“If you’re looking for love, show your thrifty side. It will reassure that potential mate that you’re responsible, sensible and healthy. Plus, they’ll find it sexy, new research suggests.” http://www.marketwatch.com/story/pinching-pennies-makes-you-look-hot-2013-09-04
I rode my bike home after a day of work at McKell’s chicken farm: feathers caught in my ponytail, chicken dust clogging my pores, cash in my pocket.
Arriving home, I hurried to my bedroom and locked the door; the flimsy hook-and-eye lock wouldn’t withstand a sibling’s determined thumping, but it would give me time to conceal my cache. Working a Mason jar from its hiding place between my bed and the wall, I emptied the contents, added the day’s earnings, and began to count.
Life didn’t get any better.
As long as I can remember, I’ve saved things: candy for an eventual binge, good deeds for when I had more time, clothes for special occasions—some of which became outdated while I waited for an event worthy of them—and money for things I wanted to buy: Christmas gifts for my family, a transistor radio, a college education, vacations, a house.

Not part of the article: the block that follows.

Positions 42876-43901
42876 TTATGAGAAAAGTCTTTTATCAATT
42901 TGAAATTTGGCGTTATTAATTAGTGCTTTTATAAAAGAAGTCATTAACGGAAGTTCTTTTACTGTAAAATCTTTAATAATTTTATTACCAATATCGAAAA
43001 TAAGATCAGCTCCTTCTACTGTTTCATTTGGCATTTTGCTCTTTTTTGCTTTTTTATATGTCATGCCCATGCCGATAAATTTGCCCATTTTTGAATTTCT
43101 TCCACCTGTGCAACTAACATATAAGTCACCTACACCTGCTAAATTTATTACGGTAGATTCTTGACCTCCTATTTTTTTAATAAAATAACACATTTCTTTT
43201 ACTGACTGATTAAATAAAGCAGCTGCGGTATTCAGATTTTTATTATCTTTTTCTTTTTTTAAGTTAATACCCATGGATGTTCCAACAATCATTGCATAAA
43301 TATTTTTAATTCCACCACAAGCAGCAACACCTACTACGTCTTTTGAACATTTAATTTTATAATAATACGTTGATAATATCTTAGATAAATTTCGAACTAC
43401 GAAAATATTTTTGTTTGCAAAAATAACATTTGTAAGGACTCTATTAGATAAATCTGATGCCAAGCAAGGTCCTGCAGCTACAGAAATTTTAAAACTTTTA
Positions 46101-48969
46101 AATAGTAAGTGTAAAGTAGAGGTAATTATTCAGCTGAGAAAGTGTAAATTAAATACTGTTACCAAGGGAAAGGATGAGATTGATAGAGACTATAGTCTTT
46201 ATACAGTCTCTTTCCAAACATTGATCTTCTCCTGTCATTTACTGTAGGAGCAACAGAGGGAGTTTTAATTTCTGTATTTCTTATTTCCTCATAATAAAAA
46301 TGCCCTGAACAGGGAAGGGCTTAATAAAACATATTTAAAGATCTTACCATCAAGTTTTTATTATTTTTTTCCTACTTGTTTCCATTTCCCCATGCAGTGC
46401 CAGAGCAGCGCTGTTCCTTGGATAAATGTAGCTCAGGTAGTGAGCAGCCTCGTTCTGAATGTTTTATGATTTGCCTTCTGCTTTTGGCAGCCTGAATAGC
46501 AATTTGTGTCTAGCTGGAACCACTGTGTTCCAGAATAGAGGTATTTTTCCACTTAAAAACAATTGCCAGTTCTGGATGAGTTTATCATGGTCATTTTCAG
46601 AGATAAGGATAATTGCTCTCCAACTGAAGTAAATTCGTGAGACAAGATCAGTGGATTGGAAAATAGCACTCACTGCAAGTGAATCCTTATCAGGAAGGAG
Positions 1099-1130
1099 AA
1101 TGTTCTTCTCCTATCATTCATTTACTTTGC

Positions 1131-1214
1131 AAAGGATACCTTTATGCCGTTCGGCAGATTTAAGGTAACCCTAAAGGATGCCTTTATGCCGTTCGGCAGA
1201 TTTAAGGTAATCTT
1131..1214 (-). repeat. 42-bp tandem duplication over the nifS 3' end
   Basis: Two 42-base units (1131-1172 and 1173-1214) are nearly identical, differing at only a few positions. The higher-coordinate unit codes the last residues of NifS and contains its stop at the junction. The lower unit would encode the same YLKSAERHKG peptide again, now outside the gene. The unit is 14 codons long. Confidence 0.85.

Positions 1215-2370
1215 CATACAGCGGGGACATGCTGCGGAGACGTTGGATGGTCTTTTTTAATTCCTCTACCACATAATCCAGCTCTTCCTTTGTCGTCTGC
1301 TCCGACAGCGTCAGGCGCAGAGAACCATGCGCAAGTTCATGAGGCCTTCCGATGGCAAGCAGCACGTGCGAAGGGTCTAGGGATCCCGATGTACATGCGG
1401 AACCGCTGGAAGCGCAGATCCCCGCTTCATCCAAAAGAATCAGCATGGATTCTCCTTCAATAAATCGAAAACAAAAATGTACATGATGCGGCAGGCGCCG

Now I’m told that my frugality made me more attractive as a potential mate. Researcher Jenny Olson at the University of Michigan found that both males and females find savers more attractive than spenders. When she showed people the same pictures of two people she randomly identified as either a saver or a spender, the saver was always seen as “more sexually attractive and hot.”
According to another study at Northwestern University, savers are also likely to have better mental and physical health than spenders. People with a high debt-to-asset level have more stress and depression, worse general health, and higher blood pressure than people who saved for major purchases and security.
I had no idea that saving money made me such a catch. Initially, I saved because I wanted things my parents couldn’t provide. Then I found I liked anticipating a purchase and the pleasure it would provide as much as having the item, sometimes more. Later, I began to enjoy the sense of security that saving gave me—whether in a Mason jar or a retirement fund. I wanted to know that, barring major catastrophe, I’d have money for what I needed and, if I were willing to wait, for what I wanted as well.
I also had no idea as I stood in line to add to my college savings account that any potential partners in the building were watching and thinking, “Wow, she’s hot.”